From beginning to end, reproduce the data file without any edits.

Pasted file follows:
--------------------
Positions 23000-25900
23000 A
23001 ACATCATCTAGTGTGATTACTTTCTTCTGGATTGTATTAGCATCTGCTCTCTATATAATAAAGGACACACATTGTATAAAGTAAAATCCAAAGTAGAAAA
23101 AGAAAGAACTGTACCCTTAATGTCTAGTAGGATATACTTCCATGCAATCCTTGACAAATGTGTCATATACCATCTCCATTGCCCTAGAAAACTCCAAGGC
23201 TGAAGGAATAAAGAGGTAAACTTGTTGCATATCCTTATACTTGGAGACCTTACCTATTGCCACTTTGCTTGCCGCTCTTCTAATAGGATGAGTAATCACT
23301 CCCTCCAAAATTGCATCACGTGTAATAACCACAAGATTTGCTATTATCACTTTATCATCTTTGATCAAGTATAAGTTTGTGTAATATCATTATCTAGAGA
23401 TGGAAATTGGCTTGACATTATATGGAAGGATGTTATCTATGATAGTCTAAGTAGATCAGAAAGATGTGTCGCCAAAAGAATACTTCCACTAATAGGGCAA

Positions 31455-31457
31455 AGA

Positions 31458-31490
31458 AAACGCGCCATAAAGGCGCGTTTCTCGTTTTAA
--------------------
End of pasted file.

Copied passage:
Positions 23000-25900
23000 A
23001 ACATCATCTAGTGTGATTACTTTCTTCTGGATTGTATTAGCATCTGCTCTCTATATAATAAAGGACACACATTGTATAAAGTAAAATCCAAAGTAGAAAA
23101 AGAAAGAACTGTACCCTTAATGTCTAGTAGGATATACTTCCATGCAATCCTTGACAAATGTGTCATATACCATCTCCATTGCCCTAGAAAACTCCAAGGC
23201 TGAAGGAATAAAGAGGTAAACTTGTTGCATATCCTTATACTTGGAGACCTTACCTATTGCCACTTTGCTTGCCGCTCTTCTAATAGGATGAGTAATCACT
23301 CCCTCCAAAATTGCATCACGTGTAATAACCACAAGATTTGCTATTATCACTTTATCATCTTTGATCAAGTATAAGTTTGTGTAATATCATTATCTAGAGA
23401 TGGAAATTGGCTTGACATTATATGGAAGGATGTTATCTATGATAGTCTAAGTAGATCAGAAAGATGTGTCGCCAAAAGAATACTTCCACTAATAGGGCAA

Positions 31455-31457
31455 AGA

Positions 31458-31490
31458 AAACGCGCCATAAAGGCGCGTTTCTCGTTTTAA